Madhya Pradesh, the second largest state in India, released its first solar policy last month, inviting bids for projects worth 200 megawatts (MW). In a marked departure from the existing policies in states like Karnataka, Rajasthan, Gujarat and Odisha, the policy does not mandate any geographical limits on the location of the project, according to a report. Therefore, they can be located in any other state. For transmission, a Power Purchase Agreement (PPA) with Madhya Pradesh Power Trading Company (MPPTC) can be signed.
In other aspects too, this policy adopts a new approach. For example, the size of solar projects may vary from five MW, to as much as the complete capacity to be allotted: 200 MW. For a project located outside Madhya Pradesh, the minimum size of the plant must be 10 MW. The Odisha Solar Policy is an exception – it allocated its complete capacity of 25 MW to a single bid by Alex Green Energy last month, and also did not specify the maximum capacity allowed for a project. With a similar scenario under the Madhya Pradesh Solar Policy, bids for projects of size greater than 25 MW can be expected.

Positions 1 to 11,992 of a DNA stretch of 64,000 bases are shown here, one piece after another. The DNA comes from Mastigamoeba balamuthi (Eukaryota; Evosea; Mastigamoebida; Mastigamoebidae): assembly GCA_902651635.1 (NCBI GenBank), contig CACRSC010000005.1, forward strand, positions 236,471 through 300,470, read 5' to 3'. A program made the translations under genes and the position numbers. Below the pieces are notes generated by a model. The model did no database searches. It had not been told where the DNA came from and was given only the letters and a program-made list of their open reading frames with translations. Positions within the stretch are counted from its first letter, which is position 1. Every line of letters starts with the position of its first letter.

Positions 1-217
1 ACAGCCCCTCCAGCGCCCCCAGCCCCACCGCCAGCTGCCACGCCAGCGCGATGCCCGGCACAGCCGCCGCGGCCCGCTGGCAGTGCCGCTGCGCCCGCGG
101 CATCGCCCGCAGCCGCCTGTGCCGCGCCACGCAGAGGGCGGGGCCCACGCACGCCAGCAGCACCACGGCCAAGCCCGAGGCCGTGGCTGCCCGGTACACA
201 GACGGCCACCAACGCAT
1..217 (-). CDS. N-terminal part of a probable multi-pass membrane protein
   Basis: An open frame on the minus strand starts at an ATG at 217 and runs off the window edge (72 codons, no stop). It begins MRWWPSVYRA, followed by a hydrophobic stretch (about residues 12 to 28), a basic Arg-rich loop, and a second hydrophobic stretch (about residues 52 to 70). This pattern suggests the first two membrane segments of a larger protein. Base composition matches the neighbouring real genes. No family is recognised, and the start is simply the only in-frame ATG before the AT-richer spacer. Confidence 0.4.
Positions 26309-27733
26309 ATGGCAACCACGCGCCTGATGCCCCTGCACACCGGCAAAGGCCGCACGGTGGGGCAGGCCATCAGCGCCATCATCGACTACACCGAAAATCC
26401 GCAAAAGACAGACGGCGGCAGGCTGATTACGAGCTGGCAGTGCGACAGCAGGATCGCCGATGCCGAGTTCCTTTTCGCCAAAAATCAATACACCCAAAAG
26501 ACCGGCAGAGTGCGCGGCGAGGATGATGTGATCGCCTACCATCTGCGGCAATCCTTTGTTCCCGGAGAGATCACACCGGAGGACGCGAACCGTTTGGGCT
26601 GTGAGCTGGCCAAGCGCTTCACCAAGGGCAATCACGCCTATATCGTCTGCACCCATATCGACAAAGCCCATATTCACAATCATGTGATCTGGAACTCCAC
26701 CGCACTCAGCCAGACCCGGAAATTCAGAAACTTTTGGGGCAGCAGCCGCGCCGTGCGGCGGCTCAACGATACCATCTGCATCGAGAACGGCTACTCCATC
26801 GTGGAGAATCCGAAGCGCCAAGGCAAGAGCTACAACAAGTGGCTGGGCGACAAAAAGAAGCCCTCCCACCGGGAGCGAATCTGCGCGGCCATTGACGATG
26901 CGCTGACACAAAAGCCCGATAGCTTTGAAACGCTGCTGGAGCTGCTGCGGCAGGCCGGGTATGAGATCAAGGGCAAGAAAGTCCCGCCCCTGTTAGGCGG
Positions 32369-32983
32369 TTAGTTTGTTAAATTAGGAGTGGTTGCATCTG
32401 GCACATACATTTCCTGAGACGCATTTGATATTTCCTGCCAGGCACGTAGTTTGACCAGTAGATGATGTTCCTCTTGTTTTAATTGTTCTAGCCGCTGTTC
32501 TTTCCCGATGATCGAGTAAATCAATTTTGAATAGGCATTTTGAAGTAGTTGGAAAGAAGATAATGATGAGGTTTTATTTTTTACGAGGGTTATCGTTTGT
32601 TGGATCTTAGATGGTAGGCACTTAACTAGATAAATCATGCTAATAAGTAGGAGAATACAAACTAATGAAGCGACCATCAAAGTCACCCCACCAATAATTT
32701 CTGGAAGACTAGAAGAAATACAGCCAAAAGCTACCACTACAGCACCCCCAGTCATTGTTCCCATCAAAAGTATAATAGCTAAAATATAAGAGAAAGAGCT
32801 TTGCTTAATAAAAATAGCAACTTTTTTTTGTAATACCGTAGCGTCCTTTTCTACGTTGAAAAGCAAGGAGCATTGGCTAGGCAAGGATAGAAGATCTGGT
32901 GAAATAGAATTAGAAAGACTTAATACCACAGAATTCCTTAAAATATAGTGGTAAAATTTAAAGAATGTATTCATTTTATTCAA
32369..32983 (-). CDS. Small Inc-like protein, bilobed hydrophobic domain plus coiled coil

The Madhya Pradesh policy further specifies separate deadlines for projects of different sizes. The commissioning deadline for projects up to 25 MW is 13 months. It is proportionally more for larger projects – for example, for a 200 MW project, there is a 24 month deadline. This is the longest commissioning time allowed under any solar policy in India.
Although these deadlines make project execution seem more feasible and will be a boon for project developers, they will also attract many smaller and inexperienced players to take part in the bidding. Such participation could eventually lead to aggressive bidding, especially by the players who are serious about operating in the Indian solar industry.
The policy additionally makes an exception in the way it has structured its penalty clauses. There are different penalties for different stages of delay. The Performance Bank Guarantee (PBG) will be enchased, but in three steps: 20 per cent of PBG after delay by the first month; 40 per cent of PBG after the second month; and 100 per cent after the third month of delay. It also specifies a provision for the completion of project after an initial three month delay.